OK, so some people are still paying attention to Fannie and Freddie
. The U.S. Department of the Treasury announced a set of modifications that will help expedite the “wind down of Fannie Mae and Freddie Mac, make sure that every dollar of earnings each firm generates is used to benefit taxpayers, and support the continued flow of mortgage credit during a responsible transition to a reformed housing finance market.”
“With today’s announcement, we are taking the next step toward responsibly winding down Fannie Mae and Freddie Mac, while continuing to support the necessary process of repair and recovery in the housing market,” said Michael Stegman, counselor to the Secretary of the Treasury for Housing Finance Policy. “As we continue to work toward bi-partisan housing finance reform, we are committed to putting in place measures right now that support continued access to mortgage credit for American families, promote a responsible transition, and protect taxpayer interests.”
The modifications to the preferred stock purchase agreements (PSPAs) between the Treasury Department and the Federal Housing Finance Agency (FHFA) as conservator of Fannie Mae and Freddie are consistent with FHFA’s strategic plan for the conservatorship of Fannie Mae and Freddie Mac that it released in February 2012. The modifications include the following key components:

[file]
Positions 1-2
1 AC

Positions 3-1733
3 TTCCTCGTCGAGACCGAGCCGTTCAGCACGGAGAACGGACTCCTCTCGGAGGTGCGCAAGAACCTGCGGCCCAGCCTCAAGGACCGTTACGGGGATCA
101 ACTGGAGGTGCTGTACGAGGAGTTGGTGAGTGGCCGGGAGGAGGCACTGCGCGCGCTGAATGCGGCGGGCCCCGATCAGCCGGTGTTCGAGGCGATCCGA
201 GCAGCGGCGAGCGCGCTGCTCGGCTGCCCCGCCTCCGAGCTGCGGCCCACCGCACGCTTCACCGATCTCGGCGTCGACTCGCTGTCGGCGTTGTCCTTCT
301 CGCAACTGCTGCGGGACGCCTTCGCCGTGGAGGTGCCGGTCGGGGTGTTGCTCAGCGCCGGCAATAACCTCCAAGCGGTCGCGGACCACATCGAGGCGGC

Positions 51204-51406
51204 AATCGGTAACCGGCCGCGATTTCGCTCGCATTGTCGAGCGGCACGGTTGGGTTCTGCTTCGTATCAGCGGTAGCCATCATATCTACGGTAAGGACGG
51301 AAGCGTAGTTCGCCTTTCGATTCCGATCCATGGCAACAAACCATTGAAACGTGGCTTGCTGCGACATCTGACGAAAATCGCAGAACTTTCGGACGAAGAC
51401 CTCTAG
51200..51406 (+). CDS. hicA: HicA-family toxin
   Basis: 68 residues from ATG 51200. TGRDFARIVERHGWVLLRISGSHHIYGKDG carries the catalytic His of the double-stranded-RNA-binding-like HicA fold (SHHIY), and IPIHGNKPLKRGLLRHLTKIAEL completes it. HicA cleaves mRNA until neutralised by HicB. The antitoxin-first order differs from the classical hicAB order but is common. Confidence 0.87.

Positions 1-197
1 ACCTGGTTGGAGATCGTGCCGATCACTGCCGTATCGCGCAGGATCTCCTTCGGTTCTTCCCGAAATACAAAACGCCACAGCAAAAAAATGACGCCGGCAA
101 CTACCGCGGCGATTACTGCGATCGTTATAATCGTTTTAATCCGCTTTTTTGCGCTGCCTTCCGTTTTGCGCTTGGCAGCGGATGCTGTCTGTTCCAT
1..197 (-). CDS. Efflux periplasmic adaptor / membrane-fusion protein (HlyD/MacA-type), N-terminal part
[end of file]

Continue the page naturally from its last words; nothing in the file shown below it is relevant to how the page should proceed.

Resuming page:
- Fannie Mae and Freddie Mac’s investment portfolios will now be wound down at an annual rate of 15 percent — an increase from the 10 percent annual reduction required in the previous agreements. As a result of this change, the GSEs’ investment portfolios must be reduced to the $250 billion target set in the previous agreements four years earlier than previously scheduled.
- The agreements require that on an annual basis, each GSE will, under the direction FHFA, submit a plan to the Treasury on its actions to reduce taxpayer exposure to mortgage credit risk for both its guarantee book of business and retained investment portfolio.
- The agreements will replace the 10 percent dividend payments made to the Treasury on its preferred stock investments in Fannie Mae and Freddie Mac with a quarterly sweep of every dollar of profit that each firm earns going forward.
The Treasury believes these modifications will help make sure every dollar of earnings that Fannie Mae and Freddie Mac generate will be used to benefit taxpayers for their investment in those firms. Also, it is hoped they will end the practice of the Treasury advancing funds to the GSEs simply to pay dividends back to Treasury and provide greater financial certainty.